Many people could name some famous Portuguese: perhaps the footballers Cristiano Ronaldo, Figo and Eusébio; the explorers Henry the Navigator, Vasco da Gama, Bartolomeu Dias and Magellan; and possibly the writer José Saramago. But famous Algarvians? One obvious candidate is former President of Portugal, Aníbal Cavaco Silva. There have been two other Algarvian Presidents of Portugal: José Mendes Cabeçedas Júnior in 1926 and Manuel Teixeira Gomes (1860-1941), who endured a Presidency of just over two years.
I have great admiration for Teixeira Gomes, a man of honour and a man of his word. Gomes attended the Seminário Diocesano in Coimbra, which he hated, and he went on to study medicine at the University in Coimbra, which he also hated. After years of enjoying a playboy lifestyle among young republicans in Lisbon, he became the family firm’s representative in north Europe, and returned to Portimão to run the family business in dried fruits only when his father died.
At the coming of the Republic in 1910, his friends remembered his republicanism and appointed him as Ambassador in London because, they said, “é rico e fala inglês”. Contemporary photographs show that he was fastidiously well-dressed.
At the urging of his “friends” in 1923, he stood successfully for the office of President of the Republic, and Britain showed its appreciation of his service by giving him a lift back to Lisbon aboard the cruiser HMS Carysfort. Lacking the support of those “friends”, he became increasingly frustrated and disillusioned with the madhouse of Portuguese politics and resigned the Presidency on December 11, 1925.
Leaving Portugal for ever at the age of 65, he spent five years touring the Mediterranean as he had done as a young man, before settling in a hotel in Bougie, Algeria. Reading and writing, he spared his family “the sad spectacle of his physical decline”. In Portugal he is remembered as the author of 12 books, the most famous of which is “Agosto Azul”.
José Joaquim de Sousa Reis (1797-1838) was born in Estômbar and he was orphaned at the age of six. He was not an obedient child and he earned the soubriquet of “Remexido” (turbulent), even from his wife. Through her he became a man of distinction in the community, and a commander in the Ordenanças. He was on the side of the Miguelistas in the Civil War and in 1833 Remexido’s force captured Alcantarilha, Estômbar, Porches, Mexilhoeira, Ferragudo, Portimão, Lagoa and São Bartolomeu, murdering many Liberals, especially in Albufeira. He eventually retreated into the mountains to fight an enterprising guerrilla war.
Although the Convention of Évora-Monte in May 1834 brought an end to the Civil War and granted a general amnesty, Remexido’s reputation was too bad to earn a pardon. The hatreds born in the Civil War ensured that on his capture four years later, he was summarily tried and executed by firing squad on August 2, 1838. Those towns of the Barlavento which had suffered at his hands were invited to send representatives to witness his death.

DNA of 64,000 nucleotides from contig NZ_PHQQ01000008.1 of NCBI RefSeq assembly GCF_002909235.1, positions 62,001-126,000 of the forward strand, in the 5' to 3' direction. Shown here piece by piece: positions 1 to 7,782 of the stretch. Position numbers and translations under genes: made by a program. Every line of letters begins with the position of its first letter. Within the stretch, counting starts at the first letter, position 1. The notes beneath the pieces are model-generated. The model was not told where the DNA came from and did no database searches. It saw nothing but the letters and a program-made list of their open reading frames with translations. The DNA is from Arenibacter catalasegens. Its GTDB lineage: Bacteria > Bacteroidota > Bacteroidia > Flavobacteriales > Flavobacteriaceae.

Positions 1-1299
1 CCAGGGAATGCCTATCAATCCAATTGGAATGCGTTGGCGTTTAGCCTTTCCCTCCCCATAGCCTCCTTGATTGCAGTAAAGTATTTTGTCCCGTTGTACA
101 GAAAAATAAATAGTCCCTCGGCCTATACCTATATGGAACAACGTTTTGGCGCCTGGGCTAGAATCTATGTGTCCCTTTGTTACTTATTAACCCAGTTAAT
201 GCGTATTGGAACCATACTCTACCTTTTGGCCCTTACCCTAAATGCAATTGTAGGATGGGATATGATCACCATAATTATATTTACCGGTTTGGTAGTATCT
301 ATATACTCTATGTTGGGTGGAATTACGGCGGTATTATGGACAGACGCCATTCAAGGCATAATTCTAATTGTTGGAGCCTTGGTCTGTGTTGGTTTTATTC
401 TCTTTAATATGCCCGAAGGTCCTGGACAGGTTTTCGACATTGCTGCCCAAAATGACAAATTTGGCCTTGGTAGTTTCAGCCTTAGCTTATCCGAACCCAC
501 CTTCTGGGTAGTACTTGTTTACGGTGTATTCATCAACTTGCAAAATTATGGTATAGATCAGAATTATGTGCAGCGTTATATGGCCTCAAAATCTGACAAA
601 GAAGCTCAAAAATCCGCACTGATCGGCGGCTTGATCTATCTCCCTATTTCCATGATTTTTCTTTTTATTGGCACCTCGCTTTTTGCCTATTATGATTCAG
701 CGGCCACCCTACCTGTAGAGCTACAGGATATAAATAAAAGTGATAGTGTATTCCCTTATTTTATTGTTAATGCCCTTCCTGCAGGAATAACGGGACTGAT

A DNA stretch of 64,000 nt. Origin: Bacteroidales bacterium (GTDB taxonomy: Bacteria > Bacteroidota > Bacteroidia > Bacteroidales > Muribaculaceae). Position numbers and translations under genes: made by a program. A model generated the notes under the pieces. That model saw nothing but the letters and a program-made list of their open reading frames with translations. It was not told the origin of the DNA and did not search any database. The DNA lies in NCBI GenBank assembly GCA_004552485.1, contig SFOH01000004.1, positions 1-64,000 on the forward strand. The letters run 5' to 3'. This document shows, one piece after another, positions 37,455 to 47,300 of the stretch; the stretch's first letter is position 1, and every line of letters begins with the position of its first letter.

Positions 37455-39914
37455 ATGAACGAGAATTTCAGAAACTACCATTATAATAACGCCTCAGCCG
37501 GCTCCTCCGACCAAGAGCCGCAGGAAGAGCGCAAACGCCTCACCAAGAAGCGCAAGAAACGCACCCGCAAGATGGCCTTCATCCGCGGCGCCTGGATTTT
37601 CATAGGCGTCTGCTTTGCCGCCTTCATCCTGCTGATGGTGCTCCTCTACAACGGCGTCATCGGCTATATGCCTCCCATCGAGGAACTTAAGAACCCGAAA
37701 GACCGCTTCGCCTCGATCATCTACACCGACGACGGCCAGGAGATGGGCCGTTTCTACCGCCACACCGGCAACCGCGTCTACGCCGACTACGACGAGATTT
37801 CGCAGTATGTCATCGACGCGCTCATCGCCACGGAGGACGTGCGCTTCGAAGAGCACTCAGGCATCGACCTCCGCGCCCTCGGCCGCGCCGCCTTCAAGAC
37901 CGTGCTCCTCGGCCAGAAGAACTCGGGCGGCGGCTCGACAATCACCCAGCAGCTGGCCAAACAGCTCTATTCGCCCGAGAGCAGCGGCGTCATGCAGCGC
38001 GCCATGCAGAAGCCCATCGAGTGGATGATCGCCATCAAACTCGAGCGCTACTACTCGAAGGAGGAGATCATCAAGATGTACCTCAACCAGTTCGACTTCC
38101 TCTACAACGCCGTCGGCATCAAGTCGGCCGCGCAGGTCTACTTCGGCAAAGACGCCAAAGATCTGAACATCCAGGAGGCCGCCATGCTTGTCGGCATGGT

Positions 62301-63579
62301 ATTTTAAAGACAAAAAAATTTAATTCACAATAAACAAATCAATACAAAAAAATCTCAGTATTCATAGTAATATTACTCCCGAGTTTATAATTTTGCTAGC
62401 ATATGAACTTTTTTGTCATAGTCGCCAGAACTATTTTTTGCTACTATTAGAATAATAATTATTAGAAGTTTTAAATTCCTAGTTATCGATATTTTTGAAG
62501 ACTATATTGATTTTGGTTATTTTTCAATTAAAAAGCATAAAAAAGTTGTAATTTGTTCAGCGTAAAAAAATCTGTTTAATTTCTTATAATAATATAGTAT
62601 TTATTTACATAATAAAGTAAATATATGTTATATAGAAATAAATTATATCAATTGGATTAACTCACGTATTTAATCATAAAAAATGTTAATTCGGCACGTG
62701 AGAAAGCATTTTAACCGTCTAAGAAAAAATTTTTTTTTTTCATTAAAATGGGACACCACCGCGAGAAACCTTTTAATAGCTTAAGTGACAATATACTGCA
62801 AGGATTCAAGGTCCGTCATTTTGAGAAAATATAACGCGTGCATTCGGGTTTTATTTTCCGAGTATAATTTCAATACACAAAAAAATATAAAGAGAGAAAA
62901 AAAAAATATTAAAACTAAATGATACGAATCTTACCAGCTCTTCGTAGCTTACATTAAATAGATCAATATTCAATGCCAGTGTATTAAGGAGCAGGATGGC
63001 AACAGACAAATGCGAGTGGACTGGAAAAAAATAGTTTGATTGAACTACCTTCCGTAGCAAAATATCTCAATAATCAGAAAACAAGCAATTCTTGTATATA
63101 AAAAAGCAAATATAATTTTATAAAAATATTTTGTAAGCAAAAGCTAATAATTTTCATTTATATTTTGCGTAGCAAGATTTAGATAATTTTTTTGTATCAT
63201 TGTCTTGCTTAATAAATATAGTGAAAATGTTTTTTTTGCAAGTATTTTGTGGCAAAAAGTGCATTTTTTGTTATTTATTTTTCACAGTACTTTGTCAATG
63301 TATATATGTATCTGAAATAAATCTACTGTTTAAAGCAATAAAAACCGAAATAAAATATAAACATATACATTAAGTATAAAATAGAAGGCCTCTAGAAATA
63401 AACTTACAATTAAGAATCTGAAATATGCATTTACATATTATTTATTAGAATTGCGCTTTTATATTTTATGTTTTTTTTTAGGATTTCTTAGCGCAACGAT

My second favourite Algarvian hero is Loulé-born Duarte Pacheco (1900-1943), who graduated from both Faro Technical College in 1917 and the Instituto Superior Técnico in Lisbon with the astonishing mark of 90%. He became a lecturer at IST, Professor of Mathematics and then Director of the Institute by the age of 27.
Appointed Minister for Education in the government of General Vicente de Freitas in 1928, he was sent to Coimbra to persuade Salazar to join the government as Minister of Finance, a decision that he later came to regret. Minister for Public Works from July 1932 to January 1936 and again from May 1938 to November 1943, his legacy to the built environment of Portugal is enormous.
He made improvements to streets, housing and water supplies in Lisbon; planned the Tagus Bridge (Ponte 25 de Abril); enacted the need for urban planning; planned and executed the National Exhibition in 1940; built the National Stadium and Portela Airport in Lisbon; and so much more.
He died in hospital in Setúbal on November 16, 1943 following a car accident as he hurried to a ministerial meeting. The monument erected to him in Loulé was inaugurated by Salazar on the 10th anniversary of his death; it appears to be unfinished and serves as an allegory of Pacheco’s bright and energetic life so tragically cut short. The inscription around the monument is “Uma vida velozmente vivida e inteiramente consagrada ao progresso pátrio” (A life lived at high speed and wholly dedicated to the progress of his country).
Sebastião Phillipes Martins Estácio da Veiga was born in Tavira and his main interest was in archaeology. After the great floods in 1876 had exposed ancient monuments, he was appointed to catalogue the archaeological remains in the Alentejo and the Algarve. His ‘Antiguidades Monumentaes do Algarve’ (in 4 volumes) is an immense work of scholarship and Estácio da Veiga is considered the father of the study of archaeology in Portugal.
My last famous Algarvian is Álvaro de Campos (1890 – ?). The Municipal Library in Tavira is named after him and many of his poems are displayed on streets throughout the town. Álvaro de Campos is of course a heteronym of Fernando Pessoa, who wrote a short biography of his creation. Pessoa himself spent a significant holiday in Tavira and in his poem “Estou cansado da intelligência”, Campos reflects on memories of Pessoa’s Tavira holidays.
By Lynne Booker
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Lynne Booker, along with her husband Peter, founded the Algarve History Association. [email protected]